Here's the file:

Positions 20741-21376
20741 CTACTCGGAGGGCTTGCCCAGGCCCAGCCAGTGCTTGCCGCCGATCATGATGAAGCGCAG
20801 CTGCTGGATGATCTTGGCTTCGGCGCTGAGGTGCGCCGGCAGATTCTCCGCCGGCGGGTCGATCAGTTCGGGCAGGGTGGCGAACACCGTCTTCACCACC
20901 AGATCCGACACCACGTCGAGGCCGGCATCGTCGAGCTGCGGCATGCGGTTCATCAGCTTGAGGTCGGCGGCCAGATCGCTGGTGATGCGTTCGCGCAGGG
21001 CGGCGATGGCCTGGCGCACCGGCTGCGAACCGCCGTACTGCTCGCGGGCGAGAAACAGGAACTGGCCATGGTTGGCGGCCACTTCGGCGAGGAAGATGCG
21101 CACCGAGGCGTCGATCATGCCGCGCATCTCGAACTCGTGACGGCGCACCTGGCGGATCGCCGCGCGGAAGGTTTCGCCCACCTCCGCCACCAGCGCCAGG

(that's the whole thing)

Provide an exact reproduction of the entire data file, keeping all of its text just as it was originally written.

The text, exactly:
Positions 20741-21376
20741 CTACTCGGAGGGCTTGCCCAGGCCCAGCCAGTGCTTGCCGCCGATCATGATGAAGCGCAG
20801 CTGCTGGATGATCTTGGCTTCGGCGCTGAGGTGCGCCGGCAGATTCTCCGCCGGCGGGTCGATCAGTTCGGGCAGGGTGGCGAACACCGTCTTCACCACC
20901 AGATCCGACACCACGTCGAGGCCGGCATCGTCGAGCTGCGGCATGCGGTTCATCAGCTTGAGGTCGGCGGCCAGATCGCTGGTGATGCGTTCGCGCAGGG
21001 CGGCGATGGCCTGGCGCACCGGCTGCGAACCGCCGTACTGCTCGCGGGCGAGAAACAGGAACTGGCCATGGTTGGCGGCCACTTCGGCGAGGAAGATGCG
21101 CACCGAGGCGTCGATCATGCCGCGCATCTCGAACTCGTGACGGCGCACCTGGCGGATCGCCGCGCGGAAGGTTTCGCCCACCTCCGCCACCAGCGCCAGG